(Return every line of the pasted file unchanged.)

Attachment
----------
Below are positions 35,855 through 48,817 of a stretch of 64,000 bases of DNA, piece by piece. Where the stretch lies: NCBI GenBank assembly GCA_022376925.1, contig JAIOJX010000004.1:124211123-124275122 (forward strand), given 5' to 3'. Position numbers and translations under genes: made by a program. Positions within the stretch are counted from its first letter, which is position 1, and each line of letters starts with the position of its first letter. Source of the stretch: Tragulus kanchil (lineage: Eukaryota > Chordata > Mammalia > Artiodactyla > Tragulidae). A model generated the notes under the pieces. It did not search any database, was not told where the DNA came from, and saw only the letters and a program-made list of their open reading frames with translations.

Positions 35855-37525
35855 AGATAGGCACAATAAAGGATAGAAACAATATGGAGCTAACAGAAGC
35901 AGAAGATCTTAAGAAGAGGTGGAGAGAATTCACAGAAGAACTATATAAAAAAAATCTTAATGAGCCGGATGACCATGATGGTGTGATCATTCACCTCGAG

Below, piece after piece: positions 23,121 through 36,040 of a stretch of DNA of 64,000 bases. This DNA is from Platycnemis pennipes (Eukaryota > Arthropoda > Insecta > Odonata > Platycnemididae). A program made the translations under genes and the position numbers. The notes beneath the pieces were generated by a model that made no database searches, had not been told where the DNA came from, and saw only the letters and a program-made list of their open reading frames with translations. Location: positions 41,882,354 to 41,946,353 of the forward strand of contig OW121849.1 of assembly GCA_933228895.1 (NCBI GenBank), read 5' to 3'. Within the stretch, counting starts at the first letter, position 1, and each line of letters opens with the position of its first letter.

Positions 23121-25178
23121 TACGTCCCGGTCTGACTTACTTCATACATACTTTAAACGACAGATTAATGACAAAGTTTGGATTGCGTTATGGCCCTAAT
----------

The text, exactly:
Below are positions 35,855 through 48,817 of a stretch of 64,000 bases of DNA, piece by piece. Where the stretch lies: NCBI GenBank assembly GCA_022376925.1, contig JAIOJX010000004.1:124211123-124275122 (forward strand), given 5' to 3'. Position numbers and translations under genes: made by a program. Positions within the stretch are counted from its first letter, which is position 1, and each line of letters starts with the position of its first letter. Source of the stretch: Tragulus kanchil (lineage: Eukaryota > Chordata > Mammalia > Artiodactyla > Tragulidae). A model generated the notes under the pieces. It did not search any database, was not told where the DNA came from, and saw only the letters and a program-made list of their open reading frames with translations.

Positions 35855-37525
35855 AGATAGGCACAATAAAGGATAGAAACAATATGGAGCTAACAGAAGC
35901 AGAAGATCTTAAGAAGAGGTGGAGAGAATTCACAGAAGAACTATATAAAAAAAATCTTAATGAGCCGGATGACCATGATGGTGTGATCATTCACCTCGAG

Below, piece after piece: positions 23,121 through 36,040 of a stretch of DNA of 64,000 bases. This DNA is from Platycnemis pennipes (Eukaryota > Arthropoda > Insecta > Odonata > Platycnemididae). A program made the translations under genes and the position numbers. The notes beneath the pieces were generated by a model that made no database searches, had not been told where the DNA came from, and saw only the letters and a program-made list of their open reading frames with translations. Location: positions 41,882,354 to 41,946,353 of the forward strand of contig OW121849.1 of assembly GCA_933228895.1 (NCBI GenBank), read 5' to 3'. Within the stretch, counting starts at the first letter, position 1, and each line of letters opens with the position of its first letter.

Positions 23121-25178
23121 TACGTCCCGGTCTGACTTACTTCATACATACTTTAAACGACAGATTAATGACAAAGTTTGGATTGCGTTATGGCCCTAAT